Wednesday, August 15, 2012

Fencing Idea

My two favorite sports in the Olympics that just finished were fencing and archery. I fence and have for several years. What I know about archery I learned from Errol Flynn’s “Robin Hood:” I’ve never pulled a bow in my life. These Olympics were by far the best in memory simply because of the diversity of sports available to watch. It was also interesting to learn that watching the events as they were streamed was much more immediate and compelling than the occasional truncated and theatrically commentated versions that showed up on one of the television stations later.

The simple reason was that the streamed versions usually had less comment provided by more focused and knowledgeable commentators. I found the streamed events more dramatic, more involving and they made me want to watch more.

The disparity in coverage set me to wondering what would make fencing more interesting to a general audience, a topic of obvious interest to the sport’s national and international governing bodies, the USFA and the FIE. Here’s a thought. Perhaps fencing needs some events liberated from the conventional strip. Modern sport fencing evolved from dueling. But swords were used in many other contexts and situations. Epee is the most obvious candidate for such an extension because it isn’t encumbered with the complexity of right of way.

Still, developing such a sport , whatever it would be, would be far from trivial. Nevertheless, it’s worth some formal experimentation. And it will need a fanatical champion whatever it is. But, there’s precedent: consider the relatively new diversity of biking and skiing events.

Friday, February 3, 2012



When I was in graduate school I developed a method for solving particularly difficult mathematical problems of the kind that sometimes took days. The strategy was to keep the problem “lightly” in mind all the time. By lightly I mean, focusing continually on the problem and the pertinent details and related deductions while avoiding obsessing about any particular strategy for solving it. The longer I’d go, the more difficult it would become to preserve the state of willed obsession and yet the solution would finally come, often emerging spontaneously, proving that sometimes the deepest reasoning the mind does is subconscious.

January felt like that. I’ve been thinking about how to restructure my fencing training and competition in order to become a better fencer. As part of another project I’ve been reading some archaeological research, in particular Stein et al’s “Revisiting Downtown Chaco” and George Pepper’s 1905 paper “Ceremonial Objects and Ornaments from Pueblo Bonito.” As an adolescent I imagined that science and knowledge developed linearly. Later, I learned that even in something as rigorous as mathematics, the development of knowledge is much more like the development of a theme in musical composition. Important knowledge is reasoned, or discovered, then lost and rediscovered sometimes simultaneously. In the light of Lekson’s revolutionary history of the ancient southwest it might be a good time to review Pepper’s work chronicling the finds of the Hyde/Putnam excavations. If Lynn were reading this over my shoulder she’d no doubt bring up “The Glass Bead Game,” and rightly, too.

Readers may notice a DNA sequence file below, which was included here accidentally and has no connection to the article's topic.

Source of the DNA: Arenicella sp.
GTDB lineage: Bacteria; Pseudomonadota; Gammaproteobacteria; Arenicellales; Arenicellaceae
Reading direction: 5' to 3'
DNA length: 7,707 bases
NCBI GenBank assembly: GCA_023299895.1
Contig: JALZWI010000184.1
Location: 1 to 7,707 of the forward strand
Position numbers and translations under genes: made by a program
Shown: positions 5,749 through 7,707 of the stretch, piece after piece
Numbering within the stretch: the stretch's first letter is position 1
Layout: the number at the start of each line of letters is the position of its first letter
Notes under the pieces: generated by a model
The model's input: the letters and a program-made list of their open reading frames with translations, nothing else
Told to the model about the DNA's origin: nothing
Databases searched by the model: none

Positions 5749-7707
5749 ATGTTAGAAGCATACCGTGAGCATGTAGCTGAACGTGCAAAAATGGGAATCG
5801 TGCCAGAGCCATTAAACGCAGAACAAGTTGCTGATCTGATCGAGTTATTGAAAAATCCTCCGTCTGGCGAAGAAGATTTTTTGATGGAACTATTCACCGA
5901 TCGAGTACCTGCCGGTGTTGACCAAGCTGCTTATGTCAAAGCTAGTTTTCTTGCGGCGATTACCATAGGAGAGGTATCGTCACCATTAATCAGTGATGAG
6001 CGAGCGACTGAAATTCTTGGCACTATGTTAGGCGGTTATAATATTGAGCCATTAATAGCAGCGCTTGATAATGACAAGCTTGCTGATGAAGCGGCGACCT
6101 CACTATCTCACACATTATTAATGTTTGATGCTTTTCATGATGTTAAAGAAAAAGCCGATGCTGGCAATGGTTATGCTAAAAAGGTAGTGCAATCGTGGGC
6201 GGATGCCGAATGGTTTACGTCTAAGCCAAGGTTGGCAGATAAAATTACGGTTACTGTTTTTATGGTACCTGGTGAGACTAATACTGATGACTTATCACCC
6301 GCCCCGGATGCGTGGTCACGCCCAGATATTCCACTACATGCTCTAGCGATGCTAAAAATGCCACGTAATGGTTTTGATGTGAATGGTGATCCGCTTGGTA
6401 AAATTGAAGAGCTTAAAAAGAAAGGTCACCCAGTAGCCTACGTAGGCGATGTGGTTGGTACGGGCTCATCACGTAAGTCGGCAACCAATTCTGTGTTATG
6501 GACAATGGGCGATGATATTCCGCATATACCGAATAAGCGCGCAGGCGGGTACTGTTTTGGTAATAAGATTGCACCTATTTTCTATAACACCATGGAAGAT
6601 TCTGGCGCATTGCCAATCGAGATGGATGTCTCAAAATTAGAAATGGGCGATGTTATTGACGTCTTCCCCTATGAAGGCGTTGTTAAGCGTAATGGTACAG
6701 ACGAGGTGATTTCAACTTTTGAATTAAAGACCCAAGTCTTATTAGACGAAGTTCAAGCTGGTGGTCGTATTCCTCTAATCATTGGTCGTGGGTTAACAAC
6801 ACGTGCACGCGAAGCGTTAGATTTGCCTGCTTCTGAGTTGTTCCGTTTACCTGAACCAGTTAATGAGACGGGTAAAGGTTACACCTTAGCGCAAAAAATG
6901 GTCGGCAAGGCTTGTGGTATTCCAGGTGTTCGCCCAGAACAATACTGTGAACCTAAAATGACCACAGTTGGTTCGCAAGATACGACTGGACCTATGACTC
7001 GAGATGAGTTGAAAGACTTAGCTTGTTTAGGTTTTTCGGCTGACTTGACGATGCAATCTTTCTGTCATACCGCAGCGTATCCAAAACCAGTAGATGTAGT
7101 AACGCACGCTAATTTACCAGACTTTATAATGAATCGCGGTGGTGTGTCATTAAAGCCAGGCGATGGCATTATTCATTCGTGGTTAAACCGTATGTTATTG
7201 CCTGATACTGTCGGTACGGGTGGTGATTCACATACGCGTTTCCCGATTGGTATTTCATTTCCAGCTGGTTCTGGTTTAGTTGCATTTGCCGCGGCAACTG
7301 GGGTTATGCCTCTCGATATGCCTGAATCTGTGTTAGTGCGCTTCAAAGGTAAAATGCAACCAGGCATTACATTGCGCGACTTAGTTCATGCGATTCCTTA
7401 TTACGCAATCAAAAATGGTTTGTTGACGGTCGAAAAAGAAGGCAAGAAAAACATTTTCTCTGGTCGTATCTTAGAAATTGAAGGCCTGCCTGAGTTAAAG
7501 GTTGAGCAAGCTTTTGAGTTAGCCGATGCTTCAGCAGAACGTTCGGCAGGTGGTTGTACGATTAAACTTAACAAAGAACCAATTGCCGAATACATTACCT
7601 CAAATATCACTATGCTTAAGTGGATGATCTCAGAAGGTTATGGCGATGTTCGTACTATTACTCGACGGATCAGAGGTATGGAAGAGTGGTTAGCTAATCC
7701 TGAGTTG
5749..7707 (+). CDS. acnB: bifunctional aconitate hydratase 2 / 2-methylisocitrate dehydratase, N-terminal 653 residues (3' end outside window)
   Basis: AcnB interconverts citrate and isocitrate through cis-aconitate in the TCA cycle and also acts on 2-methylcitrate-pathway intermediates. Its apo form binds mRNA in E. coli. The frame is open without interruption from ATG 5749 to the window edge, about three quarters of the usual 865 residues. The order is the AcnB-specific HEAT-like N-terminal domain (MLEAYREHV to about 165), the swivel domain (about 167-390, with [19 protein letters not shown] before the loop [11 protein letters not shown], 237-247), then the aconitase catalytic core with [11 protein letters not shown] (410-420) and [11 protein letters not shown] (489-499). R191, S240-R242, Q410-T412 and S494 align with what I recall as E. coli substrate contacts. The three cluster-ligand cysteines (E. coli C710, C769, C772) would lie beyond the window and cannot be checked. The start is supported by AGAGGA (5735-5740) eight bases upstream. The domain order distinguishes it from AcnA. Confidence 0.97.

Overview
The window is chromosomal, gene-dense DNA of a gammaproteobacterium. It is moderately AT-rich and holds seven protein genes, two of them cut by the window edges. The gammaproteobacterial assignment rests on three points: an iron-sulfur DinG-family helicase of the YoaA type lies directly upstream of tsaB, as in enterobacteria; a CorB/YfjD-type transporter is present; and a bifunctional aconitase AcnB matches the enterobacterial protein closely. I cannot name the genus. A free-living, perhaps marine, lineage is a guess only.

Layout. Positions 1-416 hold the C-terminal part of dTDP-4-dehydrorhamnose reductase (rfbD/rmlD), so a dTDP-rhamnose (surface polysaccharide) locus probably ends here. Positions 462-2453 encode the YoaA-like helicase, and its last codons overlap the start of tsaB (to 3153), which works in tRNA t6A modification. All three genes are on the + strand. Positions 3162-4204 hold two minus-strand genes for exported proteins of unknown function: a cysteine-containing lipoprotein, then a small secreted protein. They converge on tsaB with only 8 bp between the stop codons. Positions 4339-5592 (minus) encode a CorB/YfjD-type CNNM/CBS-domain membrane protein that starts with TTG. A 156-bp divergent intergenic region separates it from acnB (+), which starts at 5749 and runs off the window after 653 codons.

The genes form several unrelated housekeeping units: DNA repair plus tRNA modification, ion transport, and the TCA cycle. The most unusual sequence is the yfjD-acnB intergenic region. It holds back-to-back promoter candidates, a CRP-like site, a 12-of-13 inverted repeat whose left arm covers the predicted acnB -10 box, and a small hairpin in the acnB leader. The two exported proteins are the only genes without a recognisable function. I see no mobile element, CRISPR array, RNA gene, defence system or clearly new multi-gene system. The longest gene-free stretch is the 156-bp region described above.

In January I also had a bout with the flu as has she. The flu sucks. In “Seven Pillars of Wisdom,” T.E. Lawrence describes how he developed his famous strategy for the Arab insurgency while suffering a severe illness. Unfortunately, I have to report that my own recent illness led to no such astonishing insights, at least that I’d recognize as such.

There was a compensation, however. We’ve just seen the BBC production “Sherlock Series 2,” the second installment of the modern day re-imagining of Sherlock Holmes by Steven Moffat and Mark Gatiss. The first series of three feature length films was a perfect delight. And yet, the second series surpasses it. It was by far the best drama I’ve seen in the last year and notably puts to shame every American film we’ve seen since “Michael Clayton.” They are literate, witty and filled with original dramatic riffs built from modern technological culture.

They are also allusive. Dr. Watson’s blog happens to latch at 1895, which was also was the original Holmes’ annus mirabulis, the year of some of his greatest mysteries. I’m inclined to think that 2011, was Moffat and Gatiss’s 1895.